Ta'anit Esther Ė The Fast of Esther
In contrast to the convivial nature of the Jewish holiday of Purim, the Jewish holiday The Fast of Esther is a solemn day to commemorate the fast observed by Esther and Mordechai on three days after the date that King Ahasuerus (at the request of the evil Haman) planned to subjugate and destroy the Jews. Originally the fast took place on the 14th, 15th, and 16th of Nisan after Mordechai (Estherís cousin) uncovered Hamanís plan for the annihilation of the Jewish people. Nowadays, the Jewish holiday is celebrated on 13 Adar reflecting the date of Israelís mobilization against the Persian Empire, and the onset of the more joyous Jewish holiday of Purim.
The Torah prescribes that when a Jewish army is to go to war, they shall fast the day before, which is the reason Esther called for the fast and was joined by the rest of Israel. The act of fasting before war affirms that man does not prevail by physical or military strength in battle, but only by lifting his eyes towards the heavens and praying for Divine Mercy to grant the strength to fight victoriously. The Jewish holiday is a solid reminder that a Jews best weapon is the recognition that strength and victory come only through G-d.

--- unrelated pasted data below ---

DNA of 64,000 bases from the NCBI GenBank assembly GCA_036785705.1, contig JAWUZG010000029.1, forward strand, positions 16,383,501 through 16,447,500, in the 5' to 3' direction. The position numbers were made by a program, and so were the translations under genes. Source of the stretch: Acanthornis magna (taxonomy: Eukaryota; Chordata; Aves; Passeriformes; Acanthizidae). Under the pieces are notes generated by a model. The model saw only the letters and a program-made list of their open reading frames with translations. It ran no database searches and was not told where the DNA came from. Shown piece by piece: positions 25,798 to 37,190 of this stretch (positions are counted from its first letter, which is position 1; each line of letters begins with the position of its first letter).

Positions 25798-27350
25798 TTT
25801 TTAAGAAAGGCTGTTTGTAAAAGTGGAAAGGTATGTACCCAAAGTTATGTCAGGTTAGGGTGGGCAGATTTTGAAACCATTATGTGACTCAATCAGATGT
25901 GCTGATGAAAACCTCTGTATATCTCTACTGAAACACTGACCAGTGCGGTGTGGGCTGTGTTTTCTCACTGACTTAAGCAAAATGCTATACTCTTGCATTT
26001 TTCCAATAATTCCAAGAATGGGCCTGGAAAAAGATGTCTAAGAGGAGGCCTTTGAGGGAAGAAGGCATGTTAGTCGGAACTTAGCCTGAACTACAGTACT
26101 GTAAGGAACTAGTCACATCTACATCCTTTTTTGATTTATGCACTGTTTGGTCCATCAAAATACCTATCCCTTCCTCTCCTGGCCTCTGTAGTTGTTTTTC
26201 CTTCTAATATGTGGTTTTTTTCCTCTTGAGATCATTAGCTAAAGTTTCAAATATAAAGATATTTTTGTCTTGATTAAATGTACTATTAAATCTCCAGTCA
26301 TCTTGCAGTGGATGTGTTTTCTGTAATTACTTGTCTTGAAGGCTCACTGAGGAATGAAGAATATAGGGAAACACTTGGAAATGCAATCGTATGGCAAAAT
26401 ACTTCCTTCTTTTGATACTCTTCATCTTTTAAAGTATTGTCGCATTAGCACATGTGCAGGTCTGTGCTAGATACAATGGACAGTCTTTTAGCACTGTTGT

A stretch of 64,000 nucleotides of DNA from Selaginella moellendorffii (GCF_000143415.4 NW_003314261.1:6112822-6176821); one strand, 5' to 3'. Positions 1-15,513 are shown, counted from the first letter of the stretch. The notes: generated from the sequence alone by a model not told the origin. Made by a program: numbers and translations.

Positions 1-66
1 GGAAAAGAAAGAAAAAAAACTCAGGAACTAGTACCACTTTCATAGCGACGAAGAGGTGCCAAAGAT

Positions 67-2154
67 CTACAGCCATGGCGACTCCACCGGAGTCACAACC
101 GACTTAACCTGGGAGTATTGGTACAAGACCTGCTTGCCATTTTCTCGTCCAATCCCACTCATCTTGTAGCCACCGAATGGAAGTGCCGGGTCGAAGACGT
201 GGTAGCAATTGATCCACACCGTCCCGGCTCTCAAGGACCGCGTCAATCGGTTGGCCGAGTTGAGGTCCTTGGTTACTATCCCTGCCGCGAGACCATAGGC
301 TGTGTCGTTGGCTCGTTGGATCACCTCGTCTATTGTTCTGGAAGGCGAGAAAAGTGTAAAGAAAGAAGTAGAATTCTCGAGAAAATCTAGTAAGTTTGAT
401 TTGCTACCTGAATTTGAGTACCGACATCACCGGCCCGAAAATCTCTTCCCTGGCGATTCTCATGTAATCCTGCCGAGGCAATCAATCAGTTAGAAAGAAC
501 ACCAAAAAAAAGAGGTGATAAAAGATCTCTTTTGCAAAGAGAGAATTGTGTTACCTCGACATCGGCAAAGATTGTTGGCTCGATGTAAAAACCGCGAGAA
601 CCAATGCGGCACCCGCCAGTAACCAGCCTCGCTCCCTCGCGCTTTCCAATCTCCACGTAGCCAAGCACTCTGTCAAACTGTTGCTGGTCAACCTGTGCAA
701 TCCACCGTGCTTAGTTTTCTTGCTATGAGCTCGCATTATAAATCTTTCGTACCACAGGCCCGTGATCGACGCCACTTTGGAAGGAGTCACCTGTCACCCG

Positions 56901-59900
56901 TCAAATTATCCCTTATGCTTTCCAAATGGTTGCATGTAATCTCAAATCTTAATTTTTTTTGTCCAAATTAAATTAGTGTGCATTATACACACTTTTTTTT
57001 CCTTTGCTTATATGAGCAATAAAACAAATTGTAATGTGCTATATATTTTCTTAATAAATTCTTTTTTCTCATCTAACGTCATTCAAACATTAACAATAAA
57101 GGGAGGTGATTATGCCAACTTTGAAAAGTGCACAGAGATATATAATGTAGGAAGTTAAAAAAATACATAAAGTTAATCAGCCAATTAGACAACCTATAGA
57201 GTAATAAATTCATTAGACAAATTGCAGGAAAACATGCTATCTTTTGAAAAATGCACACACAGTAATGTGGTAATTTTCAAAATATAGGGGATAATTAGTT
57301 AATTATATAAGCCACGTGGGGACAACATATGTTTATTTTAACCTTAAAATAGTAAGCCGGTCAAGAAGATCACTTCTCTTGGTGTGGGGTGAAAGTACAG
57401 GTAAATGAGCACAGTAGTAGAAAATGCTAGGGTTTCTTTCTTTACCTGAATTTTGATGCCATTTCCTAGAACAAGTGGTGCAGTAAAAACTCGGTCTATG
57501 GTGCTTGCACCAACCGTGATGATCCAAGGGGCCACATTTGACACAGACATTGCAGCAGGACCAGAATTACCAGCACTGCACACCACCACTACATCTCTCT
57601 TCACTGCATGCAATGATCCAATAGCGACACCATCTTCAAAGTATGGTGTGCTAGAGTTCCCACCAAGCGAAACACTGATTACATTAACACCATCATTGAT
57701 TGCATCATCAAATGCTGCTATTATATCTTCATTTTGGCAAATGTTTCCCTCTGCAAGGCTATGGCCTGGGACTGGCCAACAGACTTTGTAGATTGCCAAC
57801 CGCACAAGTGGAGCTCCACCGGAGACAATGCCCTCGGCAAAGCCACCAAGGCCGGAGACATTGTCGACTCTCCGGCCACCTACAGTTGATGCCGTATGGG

Laws of the Fast of Esther
- The Jewish holiday fast begins at sundown and ends after nightfall.
- No eating or drinking is permitted during the Jewish holiday fast.
- Since this is a minor fast, pregnant or nursing women are exempt, as are those who are moderately ill. Should you not be able to fast due to a minor ailment, you are obligated to make up the fast on a later date. Still have questions? Consult your rabbi.
- Should 13 Adar fall on Shabbat, the Jewish holiday fast is to be observed two days earlier on the 11th of Adar which will fall on a Thursday.
- It is customary to extend the fast past sundown until the Megillah is read, unless you happen to live in a walled city, in which it is read on the 15th of Adar. For a better explanation see our article on the Jewish holiday Shushan Purim.
- During the afternoon Mincha prayers, the paragraph of Aneinu is added to the silent Amidah, during the blessing of Shema Koleinu. In both Shacharit and Mincha, the chazzan inserts Aneinu as separate blessing between Gelulah and Refuah.
- As on other public fasts, the Torah reading of Vayechal Moshe is read both at Shacharit and Mincha on the Jewish holiday.
- If a Brit Milah falls on the Jewish holiday Fast of Esther, the Seudat Mitzvah should be postponed until the evening. The father, mother and Sandek may even eat during the afternoon of the fast day, since itís considered like their holiday.
- Avinu Malkeiunu is said only in Shacharit, but not in Mincha.
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